The billionaire founder of Silicon Valley company Salesforce (CRM) declared on Tuesday modern capitalism is “dead”, saying business leaders now have a “responsibility” to think beyond just shareholders.
“Capitalism as we have known it is dead,” Marc Benioff, chief executive of Salesforce, said at Davos. “This obsession that we have with maximising profits for shareholders alone has led to incredible inequality and a planetary emergency.”
Benioff, who is worth $7.7bn (£6bn) according to Forbes, made the comments during a panel on ‘Stakeholder Capitalism’ — the idea that companies should work to maximise the value for all ‘stakeholders’ such as employees and society, rather than just maximising shareholder value.
“Stakeholder capitalism is finally hitting a tipping point,” Benioff said.
“Does it mean I have to fight for my employees? Yes. If they’re being discriminated against and if they’re LGBT employees, yes, we will fight for them.
“Does it mean I have to fight for our customers? Of course. Or even our local stakeholders in our community like our homeless? Yes. Every CEO has a responsibility to think about all stakeholders.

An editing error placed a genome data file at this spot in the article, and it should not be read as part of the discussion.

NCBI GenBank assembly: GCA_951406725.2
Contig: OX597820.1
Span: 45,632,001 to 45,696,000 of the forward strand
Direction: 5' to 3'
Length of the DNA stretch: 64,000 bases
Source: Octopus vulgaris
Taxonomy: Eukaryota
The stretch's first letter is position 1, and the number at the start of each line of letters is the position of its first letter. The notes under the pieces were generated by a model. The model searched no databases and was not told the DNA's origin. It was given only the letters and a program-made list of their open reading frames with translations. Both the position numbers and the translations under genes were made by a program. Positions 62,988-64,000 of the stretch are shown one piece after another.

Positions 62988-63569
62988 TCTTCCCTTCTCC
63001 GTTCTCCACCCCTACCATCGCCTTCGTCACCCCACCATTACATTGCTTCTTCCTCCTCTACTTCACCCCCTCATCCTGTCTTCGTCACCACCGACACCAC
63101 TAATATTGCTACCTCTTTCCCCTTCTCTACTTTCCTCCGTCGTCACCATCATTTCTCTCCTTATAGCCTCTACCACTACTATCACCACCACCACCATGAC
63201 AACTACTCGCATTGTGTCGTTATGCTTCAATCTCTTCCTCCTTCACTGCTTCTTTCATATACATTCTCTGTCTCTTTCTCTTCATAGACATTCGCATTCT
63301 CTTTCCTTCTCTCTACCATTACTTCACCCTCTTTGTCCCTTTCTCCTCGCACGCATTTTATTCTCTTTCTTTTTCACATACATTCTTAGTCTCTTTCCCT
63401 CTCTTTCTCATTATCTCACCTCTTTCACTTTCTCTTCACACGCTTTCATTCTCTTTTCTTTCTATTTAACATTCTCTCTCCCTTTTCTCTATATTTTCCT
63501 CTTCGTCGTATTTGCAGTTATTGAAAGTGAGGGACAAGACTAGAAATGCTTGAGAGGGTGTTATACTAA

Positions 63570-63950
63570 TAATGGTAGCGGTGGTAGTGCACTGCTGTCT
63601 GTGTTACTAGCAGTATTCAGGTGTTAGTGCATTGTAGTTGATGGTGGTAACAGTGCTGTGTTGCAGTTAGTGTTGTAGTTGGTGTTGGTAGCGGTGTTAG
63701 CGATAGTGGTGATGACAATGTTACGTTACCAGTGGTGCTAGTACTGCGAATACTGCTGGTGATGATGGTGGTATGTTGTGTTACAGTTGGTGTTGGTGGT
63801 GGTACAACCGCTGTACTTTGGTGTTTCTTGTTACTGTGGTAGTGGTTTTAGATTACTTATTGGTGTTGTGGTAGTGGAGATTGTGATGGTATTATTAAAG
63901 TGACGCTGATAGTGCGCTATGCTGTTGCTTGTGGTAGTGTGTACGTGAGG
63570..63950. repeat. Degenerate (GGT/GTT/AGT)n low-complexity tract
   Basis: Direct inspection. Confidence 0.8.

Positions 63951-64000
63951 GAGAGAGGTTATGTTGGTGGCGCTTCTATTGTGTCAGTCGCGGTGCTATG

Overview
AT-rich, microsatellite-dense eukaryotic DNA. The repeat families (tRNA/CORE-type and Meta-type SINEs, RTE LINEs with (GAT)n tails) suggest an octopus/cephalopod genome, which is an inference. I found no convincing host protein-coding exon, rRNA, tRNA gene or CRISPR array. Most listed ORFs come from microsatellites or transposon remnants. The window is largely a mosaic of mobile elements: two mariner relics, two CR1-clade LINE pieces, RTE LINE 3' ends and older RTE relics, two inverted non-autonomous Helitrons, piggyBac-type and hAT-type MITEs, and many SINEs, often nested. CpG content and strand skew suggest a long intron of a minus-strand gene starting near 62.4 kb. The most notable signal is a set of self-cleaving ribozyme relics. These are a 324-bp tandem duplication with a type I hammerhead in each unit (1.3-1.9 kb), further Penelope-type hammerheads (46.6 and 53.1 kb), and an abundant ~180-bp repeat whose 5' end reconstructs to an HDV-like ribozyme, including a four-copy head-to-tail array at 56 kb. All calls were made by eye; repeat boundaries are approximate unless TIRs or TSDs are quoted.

“And yes ... The planet is a key stakeholder. We’re in a planetary emergency.”
Benioff also called for higher taxes on the rich to help tackle inequality and the climate crisis.
“The wealthiest among us, people like me, we need to pay higher taxes,” he said.
Benioff’s comments echo those of fellow Silicon Valley chief executive Dan Schulman of PayPal (PYPL), who earlier in the day said business leaders had an “ethical and moral” duty to look after staff.
The idea of stakeholder capitalism has been gaining ground in recent years and last August the US Business Roundtable, which represents some of the country’s top CEOs, said it was abandoning the idea of shareholder primacy and instead defining the purpose of a corporation as “improving our society”.
Bank of America chief executive Brian Moynihan appeared alongside Benioff on the panel and discussed how international business leaders are working on a data measurements for corporate environmental, social, and governance (ESG) performance. Moynihan said data was key to enabling stakeholder capitalism to evolve. Moynihan and his team are developing 22 datapoints.
“We are very good at measuring shareholder value,” Jim Snabe, chairman of industrial giant Siemens, said on the same panel.
“We’ve done that for many years. As CEOs and chairmen, we think that is an important role. If we want to go to stakeholder capitalism, we do need to measure the value that we can create for all stakeholders.”
Snabe said Siemens was “putting our remuneration system for the CEO and the executive team on an ESG base”.
Around 3,000 political and business leaders are in Davos, Switzerland this week for the World Economic Forum’s annual meeting. Attendees include US president Donald Trump, ECB head Christine Lagarde, and 17-year-old Swedish climate campaigner Greta Thunberg.